Unfortunately, many games are implementing systems wherein they give an edge to people who pay more. Often referred to as play-to-win, many mobile games often fall under this category, where players who are willing to shell out money can get a significant edge in terms of core performance.
Some examples of advantages could be access to shortcuts, special characters with unique skills, or even special items. While play-to-win models don't necessarily mean that non-paying players can't hold their own, games that rely on this for its profitability tend to skew their game mechanics toward paying players.
To be able to match up with paying players, non-paying players would need to be either highly skilled, lucky, or can dedicate an absurd amount of time to grind for the same access to characters or skills.
For example, paying players can even have access to certain capabilities for PvP fights, which make them impossible to beat by an ordinary, non-paying player. With this, games can have imbalances that prevent non-paying players from progressing or remaining competitive.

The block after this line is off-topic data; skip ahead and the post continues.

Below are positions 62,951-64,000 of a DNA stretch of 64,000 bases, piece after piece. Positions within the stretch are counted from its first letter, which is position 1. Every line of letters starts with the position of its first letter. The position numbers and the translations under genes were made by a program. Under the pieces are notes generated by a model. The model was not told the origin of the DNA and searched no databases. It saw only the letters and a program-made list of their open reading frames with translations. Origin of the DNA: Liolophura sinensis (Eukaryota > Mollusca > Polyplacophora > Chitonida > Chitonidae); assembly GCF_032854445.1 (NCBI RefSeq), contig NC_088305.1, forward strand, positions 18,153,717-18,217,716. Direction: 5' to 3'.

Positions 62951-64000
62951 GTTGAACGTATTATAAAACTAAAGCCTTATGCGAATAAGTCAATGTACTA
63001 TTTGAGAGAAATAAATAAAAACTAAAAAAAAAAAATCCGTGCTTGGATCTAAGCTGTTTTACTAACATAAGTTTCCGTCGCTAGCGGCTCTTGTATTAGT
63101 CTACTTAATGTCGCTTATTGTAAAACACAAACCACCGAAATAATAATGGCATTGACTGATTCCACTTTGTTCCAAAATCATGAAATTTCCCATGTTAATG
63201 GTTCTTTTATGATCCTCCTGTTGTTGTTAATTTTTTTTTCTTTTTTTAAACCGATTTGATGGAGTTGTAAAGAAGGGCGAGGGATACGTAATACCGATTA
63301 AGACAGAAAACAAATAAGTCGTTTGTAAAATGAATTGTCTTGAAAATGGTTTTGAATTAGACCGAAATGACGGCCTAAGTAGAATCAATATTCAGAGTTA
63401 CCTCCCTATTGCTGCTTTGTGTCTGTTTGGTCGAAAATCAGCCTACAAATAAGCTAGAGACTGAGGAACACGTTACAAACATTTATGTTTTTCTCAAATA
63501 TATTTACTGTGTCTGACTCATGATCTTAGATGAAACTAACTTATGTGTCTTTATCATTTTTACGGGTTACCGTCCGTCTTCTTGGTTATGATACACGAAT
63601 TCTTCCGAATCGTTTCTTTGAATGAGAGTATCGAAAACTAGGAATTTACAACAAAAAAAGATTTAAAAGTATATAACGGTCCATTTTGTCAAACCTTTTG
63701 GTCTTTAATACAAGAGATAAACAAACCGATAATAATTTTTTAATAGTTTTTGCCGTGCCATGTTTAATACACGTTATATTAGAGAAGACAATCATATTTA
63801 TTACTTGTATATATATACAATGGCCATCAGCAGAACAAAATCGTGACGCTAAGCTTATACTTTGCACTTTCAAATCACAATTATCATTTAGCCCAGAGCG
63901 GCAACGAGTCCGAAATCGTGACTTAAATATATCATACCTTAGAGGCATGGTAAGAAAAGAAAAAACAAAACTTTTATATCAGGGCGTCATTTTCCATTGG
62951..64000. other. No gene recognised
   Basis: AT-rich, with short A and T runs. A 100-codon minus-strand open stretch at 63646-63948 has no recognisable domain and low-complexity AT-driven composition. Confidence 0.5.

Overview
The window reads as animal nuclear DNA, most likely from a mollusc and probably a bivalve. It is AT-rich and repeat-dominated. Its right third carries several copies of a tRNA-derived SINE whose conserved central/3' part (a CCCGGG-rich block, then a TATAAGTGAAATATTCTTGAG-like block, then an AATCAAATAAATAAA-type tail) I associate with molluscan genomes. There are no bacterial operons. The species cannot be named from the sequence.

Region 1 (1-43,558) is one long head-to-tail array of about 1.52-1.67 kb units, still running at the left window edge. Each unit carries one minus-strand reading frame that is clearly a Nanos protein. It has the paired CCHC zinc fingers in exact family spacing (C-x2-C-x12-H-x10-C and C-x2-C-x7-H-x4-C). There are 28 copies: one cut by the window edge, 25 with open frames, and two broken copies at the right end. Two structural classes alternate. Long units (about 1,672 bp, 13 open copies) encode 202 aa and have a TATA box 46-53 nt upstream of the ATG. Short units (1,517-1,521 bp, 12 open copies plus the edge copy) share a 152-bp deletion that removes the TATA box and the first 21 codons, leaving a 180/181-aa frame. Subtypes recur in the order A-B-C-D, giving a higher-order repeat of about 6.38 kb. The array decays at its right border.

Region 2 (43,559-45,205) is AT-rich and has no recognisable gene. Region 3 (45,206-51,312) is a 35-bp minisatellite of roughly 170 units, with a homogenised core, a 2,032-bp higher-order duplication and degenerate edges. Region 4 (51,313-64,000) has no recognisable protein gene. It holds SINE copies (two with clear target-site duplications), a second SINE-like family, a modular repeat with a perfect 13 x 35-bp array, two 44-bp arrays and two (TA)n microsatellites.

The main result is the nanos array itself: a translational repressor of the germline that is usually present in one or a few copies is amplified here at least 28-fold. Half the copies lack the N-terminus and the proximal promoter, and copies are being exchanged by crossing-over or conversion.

While unintentional, microtransactions can also inadvertently remove the benefits of a game's virtual economy vacuum. By assigning a fiat equivalent to a game's currency, it essentially intertwines a game's virtual economy with the real-world economy, which can cause a whole range of problems such as discouraging meritocracy.
Ideally, a game's virtual economy exists in a space wherein its value is generated from products or services with lifecycles done within a game, such as going on quests, selling loot to NPCs, crafting weapons for other players to purchase, winning matches, and so on.
With microtransactions, the stakes change when you can skip steps and use fiat money to purchase in-game currency. Aside from players coming from more affluent countries having more power in terms of paying potential, it also translates social status from outside the game to inside it.
When done in this manner, microtransactions can dampen the escapist quality of gaming and remind gamers that inequality exists in-game as well. With this, players with lots of disposable income can use their privilege to bypass the meritocracy of games as a whole.